In recent years, fires caused by downed power lines have ravaged California and the photos of burned wastelands and stark skylines are widespread. After being exposed to these stories, many people consider improvements they can make in their own communities to prevent such tragedies from occurring where they live.
In Ross, Calif., there has been an ongoing push headed by residents for the undergrounding of all power lines on the roads of Glenwood, Lagunitas, Fernhill and Norwood. As of Nov. 19, 2019, 78 residents out of 112 households in these districts have signed petitions supporting this proposed plan. The petitions require only 65 percent of residents to sign, but the predicted final percentage is over 70 percent.
The driving factors in the Undergrounding Policy are increased safety for residents, unrestricted views of the scenery and higher property values.
Lisa Williams, a Ross resident for over two decades, is in support of the Undergrounding Policy and says that she signed the petition mainly for safety as well as for the protection of the trees in Ross.
“We’ve lived here 23 years and moved to Ross because we love the trees in the town. We’ve seen how the trees have been cut because of PG&E and are concerned that that the trees are just going to get more destroyed,” Williams said.
Similar to Williams, Stephanie DiMarco, who pioneered the campaign with her neighbor Kris Kelley, is also motivated by the natural beauty of Ross.
DiMarco was first inspired to push for underground utilities after a power surge from another street sparked a fire across the street from her house. Luckily, the fire occurred in the middle of the day, so a neighbor was able to put it out before it spread. Still, DiMarco recognizes that the damage could have been more severe under different conditions.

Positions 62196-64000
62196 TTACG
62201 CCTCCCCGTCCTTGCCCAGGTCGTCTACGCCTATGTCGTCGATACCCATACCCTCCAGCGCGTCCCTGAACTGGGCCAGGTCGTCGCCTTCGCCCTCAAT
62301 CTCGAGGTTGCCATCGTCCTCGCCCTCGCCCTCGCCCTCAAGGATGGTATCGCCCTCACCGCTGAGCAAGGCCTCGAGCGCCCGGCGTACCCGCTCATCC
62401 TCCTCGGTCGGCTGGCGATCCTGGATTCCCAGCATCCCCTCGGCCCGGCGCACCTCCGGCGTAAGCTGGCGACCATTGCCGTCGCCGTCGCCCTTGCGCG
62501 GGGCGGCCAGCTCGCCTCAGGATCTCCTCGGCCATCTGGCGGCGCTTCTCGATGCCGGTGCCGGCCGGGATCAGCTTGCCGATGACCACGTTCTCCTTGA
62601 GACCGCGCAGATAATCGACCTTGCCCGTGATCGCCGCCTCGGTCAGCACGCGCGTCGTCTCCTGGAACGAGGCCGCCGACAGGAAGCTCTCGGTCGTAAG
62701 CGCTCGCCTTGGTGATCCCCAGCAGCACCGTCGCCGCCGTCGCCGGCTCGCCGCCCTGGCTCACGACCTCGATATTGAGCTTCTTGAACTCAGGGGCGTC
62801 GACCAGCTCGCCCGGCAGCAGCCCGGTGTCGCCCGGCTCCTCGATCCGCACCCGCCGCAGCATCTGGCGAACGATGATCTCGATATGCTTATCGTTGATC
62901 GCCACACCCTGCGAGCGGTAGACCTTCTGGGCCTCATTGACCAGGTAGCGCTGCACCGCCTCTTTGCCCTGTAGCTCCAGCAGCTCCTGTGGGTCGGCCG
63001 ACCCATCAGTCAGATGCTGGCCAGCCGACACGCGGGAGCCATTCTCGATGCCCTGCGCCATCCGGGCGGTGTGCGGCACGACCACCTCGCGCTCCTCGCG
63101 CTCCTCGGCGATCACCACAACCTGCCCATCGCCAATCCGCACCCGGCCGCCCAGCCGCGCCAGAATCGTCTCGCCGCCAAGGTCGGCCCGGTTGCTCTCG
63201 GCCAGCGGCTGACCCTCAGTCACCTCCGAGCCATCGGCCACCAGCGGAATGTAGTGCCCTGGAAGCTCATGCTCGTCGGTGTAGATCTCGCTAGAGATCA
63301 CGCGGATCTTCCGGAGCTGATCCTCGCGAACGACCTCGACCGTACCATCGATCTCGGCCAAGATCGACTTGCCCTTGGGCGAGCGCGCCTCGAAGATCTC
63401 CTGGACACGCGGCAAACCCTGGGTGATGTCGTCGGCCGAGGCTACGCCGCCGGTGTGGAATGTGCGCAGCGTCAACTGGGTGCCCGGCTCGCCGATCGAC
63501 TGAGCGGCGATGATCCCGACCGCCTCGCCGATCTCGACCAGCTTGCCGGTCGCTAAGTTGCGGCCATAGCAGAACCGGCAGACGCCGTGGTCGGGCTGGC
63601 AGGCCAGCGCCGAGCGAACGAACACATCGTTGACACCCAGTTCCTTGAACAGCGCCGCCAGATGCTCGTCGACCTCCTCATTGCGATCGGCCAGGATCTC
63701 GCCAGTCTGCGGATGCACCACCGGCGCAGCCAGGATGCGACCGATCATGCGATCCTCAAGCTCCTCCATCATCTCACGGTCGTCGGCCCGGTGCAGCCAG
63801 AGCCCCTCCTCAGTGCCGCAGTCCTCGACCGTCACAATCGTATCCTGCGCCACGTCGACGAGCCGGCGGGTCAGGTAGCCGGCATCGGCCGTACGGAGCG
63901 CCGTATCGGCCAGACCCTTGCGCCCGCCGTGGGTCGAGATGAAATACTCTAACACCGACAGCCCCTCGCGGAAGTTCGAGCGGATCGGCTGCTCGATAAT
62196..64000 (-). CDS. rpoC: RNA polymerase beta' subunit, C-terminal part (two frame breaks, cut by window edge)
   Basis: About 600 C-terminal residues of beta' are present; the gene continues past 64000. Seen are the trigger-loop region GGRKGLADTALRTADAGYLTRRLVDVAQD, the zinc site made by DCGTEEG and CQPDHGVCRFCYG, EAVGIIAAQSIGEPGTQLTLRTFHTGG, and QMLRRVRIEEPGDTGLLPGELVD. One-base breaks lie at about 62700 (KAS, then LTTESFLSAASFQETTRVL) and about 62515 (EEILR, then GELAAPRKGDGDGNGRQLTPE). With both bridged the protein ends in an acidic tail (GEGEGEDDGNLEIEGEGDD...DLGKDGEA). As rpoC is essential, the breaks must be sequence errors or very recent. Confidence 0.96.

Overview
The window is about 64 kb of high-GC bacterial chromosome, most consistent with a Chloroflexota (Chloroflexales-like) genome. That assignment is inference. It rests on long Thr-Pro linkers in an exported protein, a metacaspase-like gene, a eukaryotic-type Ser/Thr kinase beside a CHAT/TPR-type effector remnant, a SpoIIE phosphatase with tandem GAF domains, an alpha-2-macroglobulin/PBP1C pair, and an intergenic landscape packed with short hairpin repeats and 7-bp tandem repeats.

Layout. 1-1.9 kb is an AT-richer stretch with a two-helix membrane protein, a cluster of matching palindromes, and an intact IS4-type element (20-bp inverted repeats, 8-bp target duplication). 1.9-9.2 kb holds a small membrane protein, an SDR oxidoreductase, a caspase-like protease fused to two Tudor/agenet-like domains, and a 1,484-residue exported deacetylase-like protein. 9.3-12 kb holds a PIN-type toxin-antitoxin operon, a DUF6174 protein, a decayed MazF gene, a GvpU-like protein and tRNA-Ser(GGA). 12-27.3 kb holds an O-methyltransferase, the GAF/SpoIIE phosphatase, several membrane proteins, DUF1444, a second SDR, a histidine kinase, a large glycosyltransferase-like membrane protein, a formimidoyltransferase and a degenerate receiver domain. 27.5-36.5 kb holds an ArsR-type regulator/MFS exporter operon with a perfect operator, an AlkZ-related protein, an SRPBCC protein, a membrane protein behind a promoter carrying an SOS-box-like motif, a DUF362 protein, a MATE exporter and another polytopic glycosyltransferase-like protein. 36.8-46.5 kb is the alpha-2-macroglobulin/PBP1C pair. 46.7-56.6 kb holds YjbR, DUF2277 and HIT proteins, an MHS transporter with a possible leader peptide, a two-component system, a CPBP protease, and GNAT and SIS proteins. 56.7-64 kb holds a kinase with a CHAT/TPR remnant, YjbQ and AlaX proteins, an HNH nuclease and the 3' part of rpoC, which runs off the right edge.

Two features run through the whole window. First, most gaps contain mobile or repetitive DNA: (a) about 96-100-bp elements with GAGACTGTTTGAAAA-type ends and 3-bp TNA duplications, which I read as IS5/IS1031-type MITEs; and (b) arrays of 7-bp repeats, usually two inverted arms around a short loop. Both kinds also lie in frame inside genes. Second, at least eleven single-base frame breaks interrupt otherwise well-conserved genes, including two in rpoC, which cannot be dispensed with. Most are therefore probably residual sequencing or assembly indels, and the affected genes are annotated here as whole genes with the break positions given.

“If it had been windy and in the middle of the night, you could have seen the whole town go up in flames, just like it did in some of the towns north of us,” DiMarco said.
However, this plan is a multifaceted issue, as the undergrounding
of power lines is expected to cost $20,000 for small properties and up to $150,000 for larger ones, not including the additional costs of attaching the power lines to the houses themselves. Ross residents are expected to pay for the undergrounding themselves, even those who are not in favor of the policy. While residents can pay off these costs over a 20 to 30 year period, the high prices can make it difficult for less wealthy homeowners to be onboard.
Julie McMillan, a Ross Town Council member, thinks that while this could become a polarizing issue, the council is doing everything in their power to not exclude lower-income voters.
“There is concern about this issue and if it’s about the haves and the have-nots. And that could polarize the community. We want to improve the community and we need to do it in a fair way so that people feel like it’s a community and not just a certain group of people kind of railroading it for everyone else,” McMillan said.
Although McMillan supports the policy, she recognizes that the process will be long and complicated, especially due to PG&E prioritizing escaping bankruptcy and prevention rather than the process of undergrounding utilities.
Additionally, there has been a vocal minority who are taking a stand against the proposal. Ken Fineman, a Ross resident, has written four letters, totaling 32 pages, to the Ross Town Council regarding the Underground Policy. Fineman is particularly opposed to Resolution No. 2112, which chartered the Town Policy for the construction of Underground Utility Districts, paid for by homeowners. Although Fineman is not against the concept of the Underground Policy, he is concerned about the process for residents and implores that information be provided to residents within the district in a timely manner.
“Seeking a way to achieve underground utilities is an admirable objective for Ross (improved aesthetics, fire minimization, fewer utility outages, etc.), but Resolution No. 2112, as currently drafted, is a nightmare. I don’t think Ross has an Elm Street, but if it did, I would call Resolution No. 2112 ‘A Nightmare on Elm Street,’” Fineman wrote in a letter sent to the Council on Aug. 6, 2019.
Despite the issues with the push for underground utilities, DiMarco believes that the Undergrounding Policy will ultimately improve the community.
“I would just encourage [those against underground power lines] to think about their property values and the safety of the community. And it really is the fact that there’s such momentum and so many neighbors who want it. It really behooves us to bite the bullet and get it done,” DiMarco said.